The image information creator runs multiple steps to generate image information. The step parameters of Stable Diffusion interfaces (interfaces) and libraries (libraries) generally default to 50 or 100.
The image information creator operates entirely on the image information space (also known as the latent space), which makes Stable Diffusion faster than previous diffusion models that operate on pixel space. Technically, the image information creator is composed of UNet neural network and scheduling algorithm.
The word “diffusion” describes what happens in the image information creator. Because the image information creator processes the information step by step, the image decoder can then produce high-quality images.
2- Image decoder (Image Decoder)
The Image Decoder draws the image based on the information from the ImageInfoCreator, it only needs to be run once at the end of the process to generate the final pixel image.
This constitutes the three main components of Stable Diffusion, each with its own neural network:
ClipText: For text encoding. Input: text. Output: 77 token embeddings vectors, each with 768 dimensions.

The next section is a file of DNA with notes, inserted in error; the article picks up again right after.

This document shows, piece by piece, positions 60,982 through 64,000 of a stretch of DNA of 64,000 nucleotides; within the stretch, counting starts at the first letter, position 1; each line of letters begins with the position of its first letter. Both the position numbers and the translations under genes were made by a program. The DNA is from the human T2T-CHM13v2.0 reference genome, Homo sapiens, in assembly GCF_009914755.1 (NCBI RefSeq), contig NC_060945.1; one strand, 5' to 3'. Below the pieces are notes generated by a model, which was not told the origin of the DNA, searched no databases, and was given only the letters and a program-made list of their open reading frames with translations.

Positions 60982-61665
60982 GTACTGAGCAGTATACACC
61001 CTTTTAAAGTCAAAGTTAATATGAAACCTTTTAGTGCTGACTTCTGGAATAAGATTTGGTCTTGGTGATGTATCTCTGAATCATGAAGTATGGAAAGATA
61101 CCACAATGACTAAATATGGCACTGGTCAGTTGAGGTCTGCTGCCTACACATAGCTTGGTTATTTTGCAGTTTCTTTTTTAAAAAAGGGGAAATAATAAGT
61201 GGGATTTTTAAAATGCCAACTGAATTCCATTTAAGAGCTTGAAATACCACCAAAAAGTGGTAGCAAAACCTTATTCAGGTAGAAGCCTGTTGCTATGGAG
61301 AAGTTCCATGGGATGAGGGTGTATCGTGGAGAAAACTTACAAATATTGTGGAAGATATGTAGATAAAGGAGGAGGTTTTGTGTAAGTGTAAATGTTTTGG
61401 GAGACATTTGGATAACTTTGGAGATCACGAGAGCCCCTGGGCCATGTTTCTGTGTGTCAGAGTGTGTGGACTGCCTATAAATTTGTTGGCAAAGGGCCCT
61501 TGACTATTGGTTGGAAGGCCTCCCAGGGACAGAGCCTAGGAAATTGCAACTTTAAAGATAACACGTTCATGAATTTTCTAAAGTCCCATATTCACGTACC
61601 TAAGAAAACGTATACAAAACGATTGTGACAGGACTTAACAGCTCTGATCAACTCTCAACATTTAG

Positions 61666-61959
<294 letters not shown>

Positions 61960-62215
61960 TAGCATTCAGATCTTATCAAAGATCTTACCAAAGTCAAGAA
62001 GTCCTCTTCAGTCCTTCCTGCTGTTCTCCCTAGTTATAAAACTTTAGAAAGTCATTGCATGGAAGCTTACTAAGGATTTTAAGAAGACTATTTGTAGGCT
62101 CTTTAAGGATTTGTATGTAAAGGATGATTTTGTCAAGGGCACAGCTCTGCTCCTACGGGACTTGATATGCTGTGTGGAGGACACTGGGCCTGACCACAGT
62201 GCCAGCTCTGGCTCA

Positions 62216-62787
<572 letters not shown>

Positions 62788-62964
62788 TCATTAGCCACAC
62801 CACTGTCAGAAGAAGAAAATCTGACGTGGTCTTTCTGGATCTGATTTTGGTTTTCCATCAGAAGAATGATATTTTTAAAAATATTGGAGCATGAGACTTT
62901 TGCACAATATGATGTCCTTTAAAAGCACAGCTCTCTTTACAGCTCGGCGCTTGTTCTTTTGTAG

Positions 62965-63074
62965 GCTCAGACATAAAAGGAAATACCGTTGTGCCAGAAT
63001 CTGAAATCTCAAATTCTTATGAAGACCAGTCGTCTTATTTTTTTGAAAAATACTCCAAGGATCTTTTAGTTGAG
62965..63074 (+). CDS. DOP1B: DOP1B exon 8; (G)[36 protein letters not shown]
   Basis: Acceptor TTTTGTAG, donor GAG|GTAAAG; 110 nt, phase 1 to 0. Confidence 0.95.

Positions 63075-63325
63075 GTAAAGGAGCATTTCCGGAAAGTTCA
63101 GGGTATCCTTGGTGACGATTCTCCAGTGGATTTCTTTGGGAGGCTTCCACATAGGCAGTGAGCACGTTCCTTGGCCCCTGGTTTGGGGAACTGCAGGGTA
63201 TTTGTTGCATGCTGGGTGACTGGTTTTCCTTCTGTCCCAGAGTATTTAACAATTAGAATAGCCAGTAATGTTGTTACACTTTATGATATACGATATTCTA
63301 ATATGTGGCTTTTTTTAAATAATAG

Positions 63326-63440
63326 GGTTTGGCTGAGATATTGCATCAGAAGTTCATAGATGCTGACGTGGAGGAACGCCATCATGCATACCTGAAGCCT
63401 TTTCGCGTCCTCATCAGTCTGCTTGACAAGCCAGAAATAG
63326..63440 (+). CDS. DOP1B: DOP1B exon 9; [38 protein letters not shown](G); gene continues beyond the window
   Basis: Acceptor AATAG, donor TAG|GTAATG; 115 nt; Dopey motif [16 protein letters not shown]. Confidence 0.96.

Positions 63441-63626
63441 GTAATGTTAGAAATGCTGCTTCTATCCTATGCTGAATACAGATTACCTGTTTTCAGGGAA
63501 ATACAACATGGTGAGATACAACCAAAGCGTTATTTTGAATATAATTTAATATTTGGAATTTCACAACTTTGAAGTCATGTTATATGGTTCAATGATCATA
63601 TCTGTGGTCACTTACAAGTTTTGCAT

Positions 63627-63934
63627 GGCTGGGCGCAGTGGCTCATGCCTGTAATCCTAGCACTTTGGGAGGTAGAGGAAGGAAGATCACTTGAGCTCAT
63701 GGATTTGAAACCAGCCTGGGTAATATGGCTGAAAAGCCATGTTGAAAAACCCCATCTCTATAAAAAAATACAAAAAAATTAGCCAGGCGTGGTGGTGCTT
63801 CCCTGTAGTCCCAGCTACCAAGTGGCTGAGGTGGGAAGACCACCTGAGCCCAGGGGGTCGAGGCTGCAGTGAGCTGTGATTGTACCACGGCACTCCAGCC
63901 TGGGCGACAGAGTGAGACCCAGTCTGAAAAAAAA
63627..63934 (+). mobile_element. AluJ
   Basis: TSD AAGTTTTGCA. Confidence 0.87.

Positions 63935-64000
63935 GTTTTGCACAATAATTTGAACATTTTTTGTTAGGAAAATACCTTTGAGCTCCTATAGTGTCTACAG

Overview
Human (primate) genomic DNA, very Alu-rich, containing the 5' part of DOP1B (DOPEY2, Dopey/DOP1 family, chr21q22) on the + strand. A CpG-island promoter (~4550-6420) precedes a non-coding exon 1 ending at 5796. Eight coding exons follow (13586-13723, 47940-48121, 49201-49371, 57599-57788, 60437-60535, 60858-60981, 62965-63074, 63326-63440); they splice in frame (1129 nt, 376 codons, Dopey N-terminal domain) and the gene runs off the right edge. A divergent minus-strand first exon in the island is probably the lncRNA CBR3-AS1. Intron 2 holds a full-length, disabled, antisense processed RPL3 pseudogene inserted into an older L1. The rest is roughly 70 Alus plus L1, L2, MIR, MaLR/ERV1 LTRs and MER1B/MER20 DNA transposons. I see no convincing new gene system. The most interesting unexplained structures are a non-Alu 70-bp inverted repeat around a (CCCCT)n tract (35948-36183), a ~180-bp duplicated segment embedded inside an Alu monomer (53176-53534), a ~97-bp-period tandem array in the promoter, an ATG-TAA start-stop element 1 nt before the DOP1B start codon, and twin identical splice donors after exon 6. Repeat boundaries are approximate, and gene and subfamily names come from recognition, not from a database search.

UNet+Scheduler: Process information step by step in the information (latent) space. Input: text embeddings and an initialized multidimensional array (structured list of numbers, also known as a tensor) consisting of noise. Output: An array of processed information.
Autoencoder Decoder: Uses the processed array of information to draw the final image. Input: processed information array (dimensions: (4,64,64)) output: generated image (dimensions: (3,512,512), ie (red/green/blue; width, height)).
What exactly is Diffusion?
Diffusion is the process that takes place in the Pink Area Image Info Creator component. This part has a token embeddings representing the input text and a randomly initialized image information array, these arrays are also called latents, an information array will be generated in this process, and the Image Decoder uses this information array to generate the final image.